In another development Thursday, security officials said soldiers had thwarted a suicide bombing meant for Haifa when they stopped a Palestinian taxi and forcing its occupants to flee.

Acting on intelligence tips, troops set up surprise roadblocks near Nablus on the West Bank to stop and inspect all vehicles. As the taxi approached one of the roadblocks, it suddenly turned and tried to flee the area.

A suicide bomber's vest was found inside the vehicle, although the two Palestinians riding in it escaped.

Solana had photo opportunities and meetings with Israeli government officials canceled Thursday.

An Israeli official, speaking on condition of anonymity, said Israel had decided to give Solana an especially "difficult and cold reception."

Solana's comments came just two days after the European Union infuriated Israeli leaders by supporting a U.N. General Assembly resolution calling on Israel to tear down the barrier in compliance with a world court ruling.

"The government and people of Israel are deeply disappointed by Europe's decision to vote with the Palestinians and against the fence," Shalom said.

"The EU should be engaged in promoting Palestinian reform in Gaza and Ramallah, not Palestinian manipulation in the U.N.," Shalom said, adding that Europe's vote "encourages the Palestinians to continue their evasion of responsibility" on fighting terror.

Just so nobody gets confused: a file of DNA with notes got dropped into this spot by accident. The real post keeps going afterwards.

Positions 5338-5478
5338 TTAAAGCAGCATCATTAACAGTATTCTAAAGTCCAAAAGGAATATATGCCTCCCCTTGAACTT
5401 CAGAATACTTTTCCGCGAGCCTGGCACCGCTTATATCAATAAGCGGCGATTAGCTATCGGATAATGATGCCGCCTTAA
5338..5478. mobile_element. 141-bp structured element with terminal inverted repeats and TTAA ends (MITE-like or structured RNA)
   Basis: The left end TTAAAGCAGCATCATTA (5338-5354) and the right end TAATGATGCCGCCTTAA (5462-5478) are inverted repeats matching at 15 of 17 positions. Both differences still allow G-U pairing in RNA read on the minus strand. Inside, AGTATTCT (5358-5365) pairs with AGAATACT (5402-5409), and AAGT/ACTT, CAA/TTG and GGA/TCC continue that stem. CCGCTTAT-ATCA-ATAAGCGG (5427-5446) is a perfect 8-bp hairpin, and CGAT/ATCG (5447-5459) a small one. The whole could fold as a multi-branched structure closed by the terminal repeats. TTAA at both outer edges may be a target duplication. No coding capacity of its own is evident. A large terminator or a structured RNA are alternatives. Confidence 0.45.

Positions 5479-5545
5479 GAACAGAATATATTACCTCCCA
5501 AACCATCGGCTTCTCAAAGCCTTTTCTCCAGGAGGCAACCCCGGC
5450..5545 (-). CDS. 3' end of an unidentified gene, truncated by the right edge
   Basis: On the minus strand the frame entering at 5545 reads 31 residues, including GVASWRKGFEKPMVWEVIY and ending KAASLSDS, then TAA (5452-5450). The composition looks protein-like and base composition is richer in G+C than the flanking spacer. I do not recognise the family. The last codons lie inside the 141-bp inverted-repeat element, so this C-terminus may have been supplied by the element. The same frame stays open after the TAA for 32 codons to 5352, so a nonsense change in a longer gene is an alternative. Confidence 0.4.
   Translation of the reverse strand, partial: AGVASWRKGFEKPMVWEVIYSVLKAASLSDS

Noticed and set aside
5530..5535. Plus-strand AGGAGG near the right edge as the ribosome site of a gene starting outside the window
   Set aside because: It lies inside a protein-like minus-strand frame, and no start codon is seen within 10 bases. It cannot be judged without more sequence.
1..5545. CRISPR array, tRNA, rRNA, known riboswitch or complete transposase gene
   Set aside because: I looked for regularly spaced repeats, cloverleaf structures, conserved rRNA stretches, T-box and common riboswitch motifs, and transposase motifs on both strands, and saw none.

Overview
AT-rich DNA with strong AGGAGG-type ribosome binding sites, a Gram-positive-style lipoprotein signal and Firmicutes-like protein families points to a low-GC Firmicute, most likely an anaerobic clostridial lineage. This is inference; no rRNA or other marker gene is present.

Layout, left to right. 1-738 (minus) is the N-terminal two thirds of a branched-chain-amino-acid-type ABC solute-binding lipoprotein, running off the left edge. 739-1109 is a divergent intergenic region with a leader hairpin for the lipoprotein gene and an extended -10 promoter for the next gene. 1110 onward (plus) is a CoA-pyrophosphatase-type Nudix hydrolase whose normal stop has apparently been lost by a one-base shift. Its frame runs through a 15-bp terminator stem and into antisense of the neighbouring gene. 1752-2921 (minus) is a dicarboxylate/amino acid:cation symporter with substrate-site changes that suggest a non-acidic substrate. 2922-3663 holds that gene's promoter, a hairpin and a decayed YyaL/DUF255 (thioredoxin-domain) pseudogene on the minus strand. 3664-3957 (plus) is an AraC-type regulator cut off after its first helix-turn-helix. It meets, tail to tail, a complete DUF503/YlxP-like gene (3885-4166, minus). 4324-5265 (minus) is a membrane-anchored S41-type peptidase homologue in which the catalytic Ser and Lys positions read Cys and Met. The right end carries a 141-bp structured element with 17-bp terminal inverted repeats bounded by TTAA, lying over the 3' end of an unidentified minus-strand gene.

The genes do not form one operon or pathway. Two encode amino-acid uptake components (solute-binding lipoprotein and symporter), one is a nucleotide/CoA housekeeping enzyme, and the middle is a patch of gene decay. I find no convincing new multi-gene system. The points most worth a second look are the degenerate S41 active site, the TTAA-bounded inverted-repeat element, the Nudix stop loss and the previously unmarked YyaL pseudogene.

Israel has long accused the E.U. of being unbalanced and has pushed Europe to the sidelines of Israeli-Palestinian peacemaking efforts.

Earlier this month, Prime Minister Ariel Sharon refused to meet with the Quartet — made up of envoys from the United States, Europe, the United Nations and Russia. Sharon's spokesman said at the time that Israel would not discuss peacemaking or security issues with Europe.

Solana and Shalom met for an hour before the news conference amid an atmosphere of rising tensions between Israel and Europe. Israeli media reported that Israel blamed France for persuading EU countries to support the resolution.

Israeli-French relations took a hit earlier this week when Sharon urged Jews in France to emigrate to Israel to escape a wave of anti-Semitism. French President Jacques Chirac said Sharon would not be welcome in Paris until he explained his comments.